3. Yeah, I think so! I still use mine for recording, despite having a Fractal AxeFx II XL+ and three of the POD HDs. (500, 500X and Desktop). The bass presets are great and I dig the acoustic presets as well. It also has a mic input; I use mine to record with my talkbox and it works great. You can also use a HOSA MIT-129 adapter to turn the mic input into a second guitar input and run outboard stereo effects into the X3. It's easy to operate from the screen and the learning curve is pretty easy. You can usually find them at a decent price too. There are also mic-stand mounts for these that really come in handy and it works just as well on a desk or slid under the handle of a combo amp. I'm still very happy with mine. If you can snag a nice used one for under $130, you're getting a lot of bang for the buck. I've attached a picture of my HD Desktop, but the X3 works the same way. The HOSA MIT-129 adapter plugs into the mic input and then a standard guitar cable plugs into the adapter. Hope this helps!!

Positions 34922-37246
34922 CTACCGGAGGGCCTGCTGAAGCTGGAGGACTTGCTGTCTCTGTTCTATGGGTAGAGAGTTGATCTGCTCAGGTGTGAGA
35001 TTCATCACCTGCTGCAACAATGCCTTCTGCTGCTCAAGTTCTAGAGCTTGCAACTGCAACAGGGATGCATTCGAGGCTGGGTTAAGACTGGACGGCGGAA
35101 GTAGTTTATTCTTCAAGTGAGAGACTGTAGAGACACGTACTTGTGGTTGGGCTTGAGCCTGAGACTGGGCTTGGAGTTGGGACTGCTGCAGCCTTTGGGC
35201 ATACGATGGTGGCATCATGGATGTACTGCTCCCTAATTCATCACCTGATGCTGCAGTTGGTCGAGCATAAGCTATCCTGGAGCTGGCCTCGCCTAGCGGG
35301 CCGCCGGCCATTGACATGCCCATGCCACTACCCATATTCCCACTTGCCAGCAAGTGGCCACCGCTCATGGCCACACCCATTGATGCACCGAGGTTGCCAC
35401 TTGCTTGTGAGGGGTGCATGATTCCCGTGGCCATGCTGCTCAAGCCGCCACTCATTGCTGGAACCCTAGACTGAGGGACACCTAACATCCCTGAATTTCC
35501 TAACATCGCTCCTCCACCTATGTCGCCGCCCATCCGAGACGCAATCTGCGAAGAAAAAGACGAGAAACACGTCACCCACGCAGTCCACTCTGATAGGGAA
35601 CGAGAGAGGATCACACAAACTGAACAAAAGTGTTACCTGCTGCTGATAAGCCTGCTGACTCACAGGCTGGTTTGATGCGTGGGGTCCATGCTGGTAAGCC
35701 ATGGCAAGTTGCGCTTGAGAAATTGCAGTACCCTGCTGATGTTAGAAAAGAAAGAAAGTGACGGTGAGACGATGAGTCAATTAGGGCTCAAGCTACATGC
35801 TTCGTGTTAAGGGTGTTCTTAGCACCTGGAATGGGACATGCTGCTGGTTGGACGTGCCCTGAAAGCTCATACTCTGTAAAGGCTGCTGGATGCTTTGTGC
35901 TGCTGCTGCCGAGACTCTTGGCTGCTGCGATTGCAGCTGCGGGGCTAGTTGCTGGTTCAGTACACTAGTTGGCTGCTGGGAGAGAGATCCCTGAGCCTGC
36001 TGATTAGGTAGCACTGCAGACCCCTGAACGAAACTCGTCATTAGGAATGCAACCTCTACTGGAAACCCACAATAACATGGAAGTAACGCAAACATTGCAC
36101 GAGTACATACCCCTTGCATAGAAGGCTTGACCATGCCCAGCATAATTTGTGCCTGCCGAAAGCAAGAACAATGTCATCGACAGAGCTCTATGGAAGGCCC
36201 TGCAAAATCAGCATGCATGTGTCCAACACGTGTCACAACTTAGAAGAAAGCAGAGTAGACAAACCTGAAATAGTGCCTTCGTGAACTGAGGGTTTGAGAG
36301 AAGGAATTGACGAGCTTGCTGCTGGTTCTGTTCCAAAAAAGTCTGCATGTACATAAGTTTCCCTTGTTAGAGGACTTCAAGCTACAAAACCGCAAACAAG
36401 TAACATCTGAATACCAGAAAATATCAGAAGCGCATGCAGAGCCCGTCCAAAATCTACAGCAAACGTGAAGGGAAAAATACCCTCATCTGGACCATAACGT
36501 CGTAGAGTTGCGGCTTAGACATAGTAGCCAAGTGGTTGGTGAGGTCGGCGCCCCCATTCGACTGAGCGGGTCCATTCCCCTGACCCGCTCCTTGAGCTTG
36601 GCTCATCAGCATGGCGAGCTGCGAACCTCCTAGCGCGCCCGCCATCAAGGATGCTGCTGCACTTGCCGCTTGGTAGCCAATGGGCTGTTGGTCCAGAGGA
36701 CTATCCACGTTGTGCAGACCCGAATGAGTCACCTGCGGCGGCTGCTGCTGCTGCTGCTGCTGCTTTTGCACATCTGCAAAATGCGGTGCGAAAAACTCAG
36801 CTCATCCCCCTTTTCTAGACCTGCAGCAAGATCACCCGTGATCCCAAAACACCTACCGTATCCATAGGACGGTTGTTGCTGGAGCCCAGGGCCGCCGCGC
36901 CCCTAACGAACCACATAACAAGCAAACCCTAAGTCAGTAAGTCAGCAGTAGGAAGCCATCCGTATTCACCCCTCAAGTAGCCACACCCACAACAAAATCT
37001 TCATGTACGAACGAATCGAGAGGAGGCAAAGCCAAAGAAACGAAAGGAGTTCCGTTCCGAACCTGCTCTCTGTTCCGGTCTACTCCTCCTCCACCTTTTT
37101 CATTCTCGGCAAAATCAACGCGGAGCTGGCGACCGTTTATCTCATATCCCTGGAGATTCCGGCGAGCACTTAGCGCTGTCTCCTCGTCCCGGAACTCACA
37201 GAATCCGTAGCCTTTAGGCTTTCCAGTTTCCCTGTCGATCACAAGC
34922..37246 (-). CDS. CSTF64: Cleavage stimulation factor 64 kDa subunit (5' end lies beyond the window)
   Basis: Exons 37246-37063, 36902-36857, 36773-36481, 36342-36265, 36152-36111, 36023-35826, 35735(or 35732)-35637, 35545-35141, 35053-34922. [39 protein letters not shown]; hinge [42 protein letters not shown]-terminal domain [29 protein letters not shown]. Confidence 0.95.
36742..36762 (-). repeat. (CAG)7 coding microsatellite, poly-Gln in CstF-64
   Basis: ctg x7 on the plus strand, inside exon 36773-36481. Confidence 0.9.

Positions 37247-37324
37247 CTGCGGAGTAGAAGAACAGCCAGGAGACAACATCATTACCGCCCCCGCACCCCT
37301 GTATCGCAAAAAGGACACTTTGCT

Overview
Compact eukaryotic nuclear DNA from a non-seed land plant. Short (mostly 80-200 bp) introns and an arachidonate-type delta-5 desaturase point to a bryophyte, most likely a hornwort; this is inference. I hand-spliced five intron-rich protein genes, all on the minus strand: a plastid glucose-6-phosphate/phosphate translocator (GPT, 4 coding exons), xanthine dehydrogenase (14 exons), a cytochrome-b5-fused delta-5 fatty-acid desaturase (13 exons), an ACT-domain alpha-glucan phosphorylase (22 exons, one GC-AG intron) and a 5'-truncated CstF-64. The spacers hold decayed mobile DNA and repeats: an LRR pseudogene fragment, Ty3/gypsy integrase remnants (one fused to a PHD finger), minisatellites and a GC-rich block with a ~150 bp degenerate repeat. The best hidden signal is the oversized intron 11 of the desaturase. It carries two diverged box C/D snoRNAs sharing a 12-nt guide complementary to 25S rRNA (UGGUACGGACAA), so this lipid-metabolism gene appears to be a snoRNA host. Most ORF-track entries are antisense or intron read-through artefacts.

4. I see this post is well over a year old, but someone else might see it and have a similar problem... The first question I'd ask is: where are your volumes set on the POD and your amp? Are you feeding too hot of a signal into the head? Didja check the output levels on each of the effects? Is your Tube Screamer dimed and going into a dimed Mesa/Boogie? That would do it. I'd ask how you are connecting the POD to the head (into effects loop, into front input jack on the head, four-cable method (4CM), etc.) Next, I'd ask if you went into the output settings on the POD and changed from studio/direct to combo front, combo poweramp, stack front, stack poweramp to see which sounds best for your application, as they make a noticeable difference in sound. Then, I'd ask if you were using cab sims versus "no cab" on your patches, because that also makes a huge difference. Is the POD new or is it new to you? If you got it used, the previous owner may have altered the presets. I'd do a factory reset if that is the case and start over with your own tones. After that, I'd run the guitar into the POD and run a mono out from the POD to the head's effects loop RETURN only. If you do it this way, the head's volume is EXTREMELY touchy, but the noise floor is pretty low. **NOTE** Some amps require a "dummy jack" in the front input with this method - the L6 HD147 is one of them. Just plug one end of a short guitar cable into the front if this is the case. Turn off the cab sims ("no cab") and tweak the POD amp parameters to your liking. This method will bypass the head's preamp section and usually the only head control that will respond is the volume, maybe a few others, but usually just master volume. This would be similar to running your POD into a tube-powered rackmount power amp to run your speaker cab. Others might recommend hooking up the POD to the head via the 4CM, as some effects seem to sound better in front of the amp and others through the effects loop. You can run the POD through the front of the amp, just like a stompbox, as long as you adjust the output setting on the POD to "Combo Front." I never do it this way, so I can't offer any hints. For me, a single cable from the POD to the head's effects loop RETURN is the way to go. Set the POD output to combo poweramp or stack poweramp, whichever you prefer, and turn OFF the cab sims when using "real" guitar speaker cabs. Hope this helped someone...